I have seen my son sit for long periods of time, first sorting the tiles by shape, then by color, and then he would stack them in neat, orderly columns. Finally, when every tile had been sorted to his satisfaction, he began to build. Sometimes the structures he built were quite ordinary -- a house, a car, a pyramid. However, sometimes his imagination took flight and he manipulated the magnetic tiles to become a broccoli-eating robot, a sun and moon that he could “eclipse”, or a time machine that would take him back in time to meet his favorite dinosaurs.
Beyond the basic play value of this set of tiles, there were aspects of math and science that he did not even realize he was learning. We would count the tiles and ask questions like:
- “How many large triangles are there?”
- “How many blue tiles?”
- “Count the red squares and the green triangles and tell me how many tiles you have.”
- "If you took away four green triangles and two red squares, how many tiles would you have left?”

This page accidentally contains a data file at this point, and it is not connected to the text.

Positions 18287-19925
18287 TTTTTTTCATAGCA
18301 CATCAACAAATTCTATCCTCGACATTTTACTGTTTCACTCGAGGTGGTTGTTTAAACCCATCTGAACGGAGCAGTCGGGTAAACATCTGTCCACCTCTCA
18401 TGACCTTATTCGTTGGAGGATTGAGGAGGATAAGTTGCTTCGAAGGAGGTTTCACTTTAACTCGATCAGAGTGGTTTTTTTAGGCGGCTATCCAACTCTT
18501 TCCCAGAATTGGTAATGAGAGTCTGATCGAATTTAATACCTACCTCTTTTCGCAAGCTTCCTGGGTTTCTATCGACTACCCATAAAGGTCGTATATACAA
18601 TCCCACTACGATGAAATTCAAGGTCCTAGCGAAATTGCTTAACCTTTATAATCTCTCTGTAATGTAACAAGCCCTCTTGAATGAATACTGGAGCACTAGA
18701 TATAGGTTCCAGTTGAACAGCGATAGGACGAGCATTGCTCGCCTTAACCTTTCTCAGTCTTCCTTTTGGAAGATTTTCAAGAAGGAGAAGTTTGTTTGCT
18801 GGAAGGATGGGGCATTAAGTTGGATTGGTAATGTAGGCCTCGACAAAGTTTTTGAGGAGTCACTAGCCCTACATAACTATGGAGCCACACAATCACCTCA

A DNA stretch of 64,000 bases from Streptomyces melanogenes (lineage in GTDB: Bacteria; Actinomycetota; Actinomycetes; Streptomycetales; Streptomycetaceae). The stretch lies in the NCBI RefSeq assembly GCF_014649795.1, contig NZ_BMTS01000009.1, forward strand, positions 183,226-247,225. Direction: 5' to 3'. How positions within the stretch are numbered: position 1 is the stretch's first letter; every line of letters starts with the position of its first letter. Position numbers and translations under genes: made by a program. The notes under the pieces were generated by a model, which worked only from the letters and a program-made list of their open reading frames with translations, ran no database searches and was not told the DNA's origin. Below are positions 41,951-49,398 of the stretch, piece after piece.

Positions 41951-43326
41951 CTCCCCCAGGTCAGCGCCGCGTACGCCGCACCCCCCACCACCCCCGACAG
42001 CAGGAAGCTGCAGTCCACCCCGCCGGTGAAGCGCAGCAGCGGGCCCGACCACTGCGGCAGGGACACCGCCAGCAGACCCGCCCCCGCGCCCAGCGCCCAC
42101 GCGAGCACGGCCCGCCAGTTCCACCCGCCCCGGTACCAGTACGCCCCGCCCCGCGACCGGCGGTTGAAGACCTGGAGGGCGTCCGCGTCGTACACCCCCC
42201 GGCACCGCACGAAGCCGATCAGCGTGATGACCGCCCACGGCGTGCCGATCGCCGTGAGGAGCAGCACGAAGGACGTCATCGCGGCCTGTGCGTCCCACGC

- “What is the difference between an equilateral triangle and an isosceles triangle?”
When he would build something interesting, I would ask him questions about that item. If he was building a house, I would ask about who lived in the house, what their names were, and whether or not they have pets or children. This would lead to discussions of social issues, such as how to meet new friends, or we would talk about family dynamics, or we would just become pirates and sail off on our houseboat to find lost treasure.
The thing I liked the most about this set of Magna-Tiles® was not the colors, the shapes or the creative way they stack together. While those are great aspects of this product, what I really liked the most is the unlimited possibilities that these tiles bring out in young minds. I have always preferred open-ended learning products, and it was wonderful to see my son’s imagination blossom with the use of one simple set of Magna-tiles®. I highly recommend this bright and colorful set of tiles, whether you are using them to teach sorting or math, or just letting your children’s creativity take them wherever their young minds want to go.
For more information, watch our video!